By MIGUEL MARTIN — for SLAM! Wrestling

How can you make a group of university students not complain about tuition for an hour?

While beer helps and showing them a wrestling legend will do it.

Tuition was the last thing on everyone’s mind as a group of approximately 200 York University students crammed Vanier Dining Hall to see Jake “The Snake” Roberts. Also on hand were wrestlers Kingdom James and Joe E. Legend.

The three were at York to promote both an upcoming card of World Wrestling Superstars (WWS) and the formation of the York Wrestling Fans Association (YWFA). There was an autograph session with the trio after promotional event.

Roberts entered the ring to the enthusiastic chant of “DDT!” from the crowd. He failed to disappoint the crowd. “They tell me I’m in a battle royal,” he said. “I can tell you right now it’s bulls–t. There’s nothing worse than being in a ring with 19 idiots — especially when I’m looking at two (James and Legend).”

The two relative youngsters also gave the crowd what they wanted. “You are the ugliest bunch of morons I have ever seen,” said James upon being introduced to the crowd.

“The show isn’t about the WWS,” Legend added later. “It’s about me.” Both received loud responses from the crowd.

The wrestlers were much more humble backstage about their motives for staying in the independent circuit. Jake Roberts says he would never return to the WWF citing owner Vince McMahon and the raunchy storylines as reasons why. “The storylines are ludicrous,” Roberts says. “They’re obscene, they’re filth, they’re trash. They’re giving the wrong messages.”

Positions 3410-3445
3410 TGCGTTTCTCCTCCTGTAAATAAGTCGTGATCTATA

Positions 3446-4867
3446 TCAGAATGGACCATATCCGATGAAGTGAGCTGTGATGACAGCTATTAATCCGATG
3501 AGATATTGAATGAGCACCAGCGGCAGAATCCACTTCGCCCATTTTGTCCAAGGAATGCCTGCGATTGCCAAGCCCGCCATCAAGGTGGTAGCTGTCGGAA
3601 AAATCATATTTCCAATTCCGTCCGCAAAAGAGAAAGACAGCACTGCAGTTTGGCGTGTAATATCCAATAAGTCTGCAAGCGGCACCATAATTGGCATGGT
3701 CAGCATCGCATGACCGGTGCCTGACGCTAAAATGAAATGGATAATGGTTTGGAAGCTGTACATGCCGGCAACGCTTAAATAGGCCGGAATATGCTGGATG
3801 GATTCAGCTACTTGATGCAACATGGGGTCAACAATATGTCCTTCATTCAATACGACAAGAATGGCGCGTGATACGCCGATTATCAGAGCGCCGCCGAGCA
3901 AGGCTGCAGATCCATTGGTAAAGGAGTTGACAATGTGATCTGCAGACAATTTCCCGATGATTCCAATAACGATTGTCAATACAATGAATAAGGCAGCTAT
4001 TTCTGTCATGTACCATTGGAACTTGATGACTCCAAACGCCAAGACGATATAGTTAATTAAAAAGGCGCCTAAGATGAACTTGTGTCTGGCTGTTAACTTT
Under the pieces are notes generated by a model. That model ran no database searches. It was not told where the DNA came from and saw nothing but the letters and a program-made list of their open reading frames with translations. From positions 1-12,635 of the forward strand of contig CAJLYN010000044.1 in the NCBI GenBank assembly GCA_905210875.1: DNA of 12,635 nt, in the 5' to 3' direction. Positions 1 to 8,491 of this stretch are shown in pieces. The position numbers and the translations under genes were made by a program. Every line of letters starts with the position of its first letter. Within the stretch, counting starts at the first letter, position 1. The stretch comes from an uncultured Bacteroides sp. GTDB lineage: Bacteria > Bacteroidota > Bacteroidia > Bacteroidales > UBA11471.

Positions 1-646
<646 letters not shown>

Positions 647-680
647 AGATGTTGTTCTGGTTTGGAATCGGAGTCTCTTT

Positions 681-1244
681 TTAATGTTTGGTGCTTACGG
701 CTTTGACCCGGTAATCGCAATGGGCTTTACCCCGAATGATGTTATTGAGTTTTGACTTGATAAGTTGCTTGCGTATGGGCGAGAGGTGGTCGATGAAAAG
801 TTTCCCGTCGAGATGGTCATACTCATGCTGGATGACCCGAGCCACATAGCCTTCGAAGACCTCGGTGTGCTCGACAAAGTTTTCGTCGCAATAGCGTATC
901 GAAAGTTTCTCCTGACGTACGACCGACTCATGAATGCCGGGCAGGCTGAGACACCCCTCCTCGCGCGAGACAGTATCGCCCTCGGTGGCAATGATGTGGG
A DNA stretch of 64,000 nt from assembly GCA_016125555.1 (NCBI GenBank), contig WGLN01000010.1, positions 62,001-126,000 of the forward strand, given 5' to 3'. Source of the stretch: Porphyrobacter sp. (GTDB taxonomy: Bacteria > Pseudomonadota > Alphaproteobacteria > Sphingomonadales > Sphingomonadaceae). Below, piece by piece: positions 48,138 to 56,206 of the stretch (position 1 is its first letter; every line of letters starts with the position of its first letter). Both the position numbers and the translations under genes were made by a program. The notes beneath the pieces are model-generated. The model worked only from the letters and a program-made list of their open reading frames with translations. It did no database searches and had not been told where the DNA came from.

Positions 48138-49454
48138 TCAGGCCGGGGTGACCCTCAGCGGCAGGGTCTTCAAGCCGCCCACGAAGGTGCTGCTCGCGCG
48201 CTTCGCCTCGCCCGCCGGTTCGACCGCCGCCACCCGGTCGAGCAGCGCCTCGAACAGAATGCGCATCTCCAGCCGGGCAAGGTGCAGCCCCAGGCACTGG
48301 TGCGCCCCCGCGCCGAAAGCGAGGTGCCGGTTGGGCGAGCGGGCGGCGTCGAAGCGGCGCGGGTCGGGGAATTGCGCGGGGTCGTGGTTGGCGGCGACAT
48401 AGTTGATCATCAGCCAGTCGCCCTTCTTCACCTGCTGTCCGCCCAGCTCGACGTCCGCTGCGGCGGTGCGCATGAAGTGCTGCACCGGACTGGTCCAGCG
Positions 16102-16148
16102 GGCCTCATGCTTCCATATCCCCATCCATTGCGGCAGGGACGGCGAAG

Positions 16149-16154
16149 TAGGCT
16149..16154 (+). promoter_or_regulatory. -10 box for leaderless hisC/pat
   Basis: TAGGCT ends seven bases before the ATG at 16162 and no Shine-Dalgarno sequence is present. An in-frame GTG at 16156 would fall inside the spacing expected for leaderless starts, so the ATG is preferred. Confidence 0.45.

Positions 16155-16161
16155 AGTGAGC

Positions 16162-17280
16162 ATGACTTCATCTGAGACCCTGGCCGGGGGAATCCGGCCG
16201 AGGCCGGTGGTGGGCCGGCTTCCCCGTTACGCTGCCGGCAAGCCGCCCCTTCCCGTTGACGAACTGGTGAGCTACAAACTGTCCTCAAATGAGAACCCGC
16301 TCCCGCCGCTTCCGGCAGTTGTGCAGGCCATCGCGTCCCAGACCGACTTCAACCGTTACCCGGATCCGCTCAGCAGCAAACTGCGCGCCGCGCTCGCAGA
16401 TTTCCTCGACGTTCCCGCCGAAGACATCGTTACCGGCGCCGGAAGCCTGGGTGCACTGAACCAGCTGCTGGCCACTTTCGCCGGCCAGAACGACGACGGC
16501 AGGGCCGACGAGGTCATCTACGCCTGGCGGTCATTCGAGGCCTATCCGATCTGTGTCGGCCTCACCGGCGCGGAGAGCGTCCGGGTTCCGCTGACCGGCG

James has a different motive for working the independent circuit. He wouldn’t be anywhere else. “There comes a time in everybody’s life where they realize that their goals and dreams are one thing and reality is another,” he says. “Whereas I might have thought a few years ago, ‘I’ll go to the WWF and I’ll be a superstar,’ I realize now that I am an independent wrestler (and will be) for my entire career.”

The 27-year-old from Toronto says his past experience with major wrestling labels confirms he made the right decision about his career.

Scarborough native Legend, however, does have ambitions of joining the big leagues. In fact, he was at the Skydome in Toronto Monday for the Raw is War taping. He lost to Rob Echeverria, who Legend helped train. “It wasn’t my favourite match,” he says, adding that Echeverria had the flu, and Legend had the butterflies. “I’ve had better matches.”

However, there is hope. “I have friends pushing for me in WWF behind the scenes,” he says.

There is a basis for Legend’s belief, aside from the Raw taping. Both Legend and James have worked with the WWF’s Edge and Christian, in their previous incarnations as Sexton Hardcastle and Christian Cage.

The show was part of the inaugural event for the York Wrestling Fans Association. Frank Belluardo, the club’s president, says this event was almost literally planned overnight. He has a planned event for February 24 at York, but was approached on Sunday to host the WWS event, on the condition that it was held on Wednesday.

For Belluardo, a third year classical studies-Italian double major, the past week has been hectic. The YWFA received club status February 2. “Someone said to me, ‘Why don’t you start a wrestling club?’, but mockingly,” he says. So he did.

And students at York seem to be happy with the idea of the club. Victoria Curto, a fourth year political science-law and society double major, says a wrestling club makes sense. “It’s different, and it’s going to be huge,” she says.

For Curto, the fan appreciation is noted. “It’s nice to see the older wrestling guys take time off and show their faces around,” she says.